One of the mysteries of the English language finally explained.
(of rocks or minerals) containing silver.
- ‘He reported that most highly argentiferous galena required silver to have been coupled with bismuth or antimony to allow a substitution for lead within the lattice under high-temperature conditions.’
- ‘As already mentioned, lead occurs in British Columbia, mainly in the form of argentiferous galena or silver lead ores.’
- ‘The total production to 1926 was about 5,000,000 tonnes of argentiferous galena from around 300 mines and prospects.’
- ‘Some of the lodes of the region of Val di Castello consist largely of ferrous sulphide, whereas those of the Argentiera consists mainly of argentiferous lead sulphide, zinc, antimony and other metals.’
- ‘Some of the richer argentiferous galena pockets contained masses of mineral three or four inches in size.’
- ‘Since ancient times this area was famous for its argentiferous minerals.’
- ‘The mines of Foxdale and Laxey have yielded from time to time for many years immense quantities of argentiferous lead of a high class, at very good profits to the shareholders.’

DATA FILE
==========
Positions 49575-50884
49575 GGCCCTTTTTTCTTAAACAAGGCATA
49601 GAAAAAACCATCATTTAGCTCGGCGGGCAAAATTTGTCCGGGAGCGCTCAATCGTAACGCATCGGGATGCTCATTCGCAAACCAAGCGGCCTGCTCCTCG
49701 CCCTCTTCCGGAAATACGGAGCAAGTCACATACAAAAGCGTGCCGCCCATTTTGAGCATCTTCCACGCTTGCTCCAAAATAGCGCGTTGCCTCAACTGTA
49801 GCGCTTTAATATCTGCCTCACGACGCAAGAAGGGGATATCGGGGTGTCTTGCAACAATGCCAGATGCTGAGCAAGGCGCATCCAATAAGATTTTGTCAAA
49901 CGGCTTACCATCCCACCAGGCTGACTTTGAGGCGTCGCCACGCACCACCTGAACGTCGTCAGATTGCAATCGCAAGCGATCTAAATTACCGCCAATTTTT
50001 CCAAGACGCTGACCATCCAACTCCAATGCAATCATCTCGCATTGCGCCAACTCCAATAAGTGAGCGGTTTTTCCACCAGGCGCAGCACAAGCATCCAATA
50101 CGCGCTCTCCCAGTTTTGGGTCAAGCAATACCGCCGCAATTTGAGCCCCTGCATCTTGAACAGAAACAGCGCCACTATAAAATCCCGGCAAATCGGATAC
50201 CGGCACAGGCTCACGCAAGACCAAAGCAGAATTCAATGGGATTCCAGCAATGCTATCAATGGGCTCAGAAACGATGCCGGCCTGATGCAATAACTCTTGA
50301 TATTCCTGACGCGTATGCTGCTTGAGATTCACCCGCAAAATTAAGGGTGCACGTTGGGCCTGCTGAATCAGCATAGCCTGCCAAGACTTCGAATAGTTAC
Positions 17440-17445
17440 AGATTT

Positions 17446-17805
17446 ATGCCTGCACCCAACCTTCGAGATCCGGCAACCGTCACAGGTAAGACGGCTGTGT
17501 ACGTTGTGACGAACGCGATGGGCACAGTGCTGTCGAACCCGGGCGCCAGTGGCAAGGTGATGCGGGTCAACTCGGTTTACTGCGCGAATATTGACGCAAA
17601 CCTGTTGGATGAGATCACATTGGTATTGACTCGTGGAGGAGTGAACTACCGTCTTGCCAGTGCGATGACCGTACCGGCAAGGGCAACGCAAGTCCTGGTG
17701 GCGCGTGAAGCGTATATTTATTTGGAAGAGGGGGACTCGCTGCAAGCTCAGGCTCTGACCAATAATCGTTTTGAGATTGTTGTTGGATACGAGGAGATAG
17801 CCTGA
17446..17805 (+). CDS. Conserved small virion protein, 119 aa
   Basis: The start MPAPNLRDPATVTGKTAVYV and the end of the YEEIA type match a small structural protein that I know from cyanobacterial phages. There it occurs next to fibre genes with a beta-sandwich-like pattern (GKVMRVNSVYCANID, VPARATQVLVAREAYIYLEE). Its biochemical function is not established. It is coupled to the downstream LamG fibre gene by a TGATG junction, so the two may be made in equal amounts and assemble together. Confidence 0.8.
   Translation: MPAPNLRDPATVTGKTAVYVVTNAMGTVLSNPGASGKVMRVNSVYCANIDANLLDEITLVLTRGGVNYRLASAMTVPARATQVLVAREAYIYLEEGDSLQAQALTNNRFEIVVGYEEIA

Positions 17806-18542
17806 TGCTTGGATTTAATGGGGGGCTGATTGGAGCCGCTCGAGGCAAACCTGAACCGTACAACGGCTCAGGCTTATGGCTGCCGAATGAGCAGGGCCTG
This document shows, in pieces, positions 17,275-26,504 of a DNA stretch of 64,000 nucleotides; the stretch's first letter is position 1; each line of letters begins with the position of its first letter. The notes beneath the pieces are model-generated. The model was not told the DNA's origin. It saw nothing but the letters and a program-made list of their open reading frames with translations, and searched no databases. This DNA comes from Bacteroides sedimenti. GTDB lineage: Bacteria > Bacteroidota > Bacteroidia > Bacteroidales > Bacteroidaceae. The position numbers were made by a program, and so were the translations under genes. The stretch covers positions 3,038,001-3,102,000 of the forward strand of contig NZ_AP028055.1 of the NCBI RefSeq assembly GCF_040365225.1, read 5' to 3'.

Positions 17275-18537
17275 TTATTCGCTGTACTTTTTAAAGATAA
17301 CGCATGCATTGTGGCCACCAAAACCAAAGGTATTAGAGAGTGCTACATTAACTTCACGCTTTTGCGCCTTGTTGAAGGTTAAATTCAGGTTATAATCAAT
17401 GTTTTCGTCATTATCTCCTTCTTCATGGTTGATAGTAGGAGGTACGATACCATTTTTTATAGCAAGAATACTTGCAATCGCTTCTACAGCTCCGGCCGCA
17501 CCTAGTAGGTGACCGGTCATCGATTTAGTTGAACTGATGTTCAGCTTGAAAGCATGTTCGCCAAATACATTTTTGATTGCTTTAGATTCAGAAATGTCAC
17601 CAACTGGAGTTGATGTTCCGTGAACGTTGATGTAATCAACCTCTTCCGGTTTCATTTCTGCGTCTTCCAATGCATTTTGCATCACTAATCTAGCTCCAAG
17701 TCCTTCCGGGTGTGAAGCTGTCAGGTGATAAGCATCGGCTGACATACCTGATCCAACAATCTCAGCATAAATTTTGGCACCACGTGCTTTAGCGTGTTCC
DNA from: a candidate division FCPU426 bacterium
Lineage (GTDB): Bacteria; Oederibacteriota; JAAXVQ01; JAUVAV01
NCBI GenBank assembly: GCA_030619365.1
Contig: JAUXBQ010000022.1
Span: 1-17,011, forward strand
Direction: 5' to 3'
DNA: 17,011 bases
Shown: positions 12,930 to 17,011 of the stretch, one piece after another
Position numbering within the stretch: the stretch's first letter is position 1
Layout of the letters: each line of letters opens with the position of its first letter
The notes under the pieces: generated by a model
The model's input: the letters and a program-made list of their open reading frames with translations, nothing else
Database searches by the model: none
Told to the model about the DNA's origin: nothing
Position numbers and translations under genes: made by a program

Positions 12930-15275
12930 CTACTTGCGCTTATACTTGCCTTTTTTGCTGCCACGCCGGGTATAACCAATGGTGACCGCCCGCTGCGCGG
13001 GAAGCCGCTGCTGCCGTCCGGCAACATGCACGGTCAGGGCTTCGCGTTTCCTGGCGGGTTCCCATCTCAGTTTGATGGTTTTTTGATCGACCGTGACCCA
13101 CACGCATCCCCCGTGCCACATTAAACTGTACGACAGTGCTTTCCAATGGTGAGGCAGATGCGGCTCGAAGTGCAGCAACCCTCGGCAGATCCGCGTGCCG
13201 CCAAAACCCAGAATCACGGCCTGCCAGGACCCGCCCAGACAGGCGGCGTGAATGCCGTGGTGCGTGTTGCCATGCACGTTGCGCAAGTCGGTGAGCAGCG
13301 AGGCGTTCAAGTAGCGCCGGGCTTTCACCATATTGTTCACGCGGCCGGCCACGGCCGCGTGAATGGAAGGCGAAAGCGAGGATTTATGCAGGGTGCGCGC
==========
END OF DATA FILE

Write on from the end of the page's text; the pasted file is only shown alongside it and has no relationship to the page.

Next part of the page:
- ‘Regarding the technical process, treating amorphous slags consist in smashing and washing them in order to pick off argentiferous lead bullets.’
- ‘Gold-bearing quartz and argentiferous galena [ore containing silver] have been discovered in several places.’
- ‘In a few places the lodes were so argentiferous that they supported operations which were primarily silver producing, with little associated lead output.’
- ‘Here argentiferous galena was obtained, and the mine was worked for its silver.’
- ‘Normally, in mineralogy, argentiferous gold containing 20-25 per cent of silver is referred to as electrum.’
- ‘This design provides decisive benefits: Placed on the wound, the argentiferous ointment dressing releases silver ions from its surface on contact with the exudate.’
- ‘Although argentiferous lead drift was prospected for years after its discovery, it was not until 1909 that a regular deposit was found by Bessie and John Dunbrack.’
- ‘These are always argentiferous in a high degree, and their colour varies from light-yellow to pure silver-white.’
Late 18th century: from Latin argentum ‘silver’ + -ferous.
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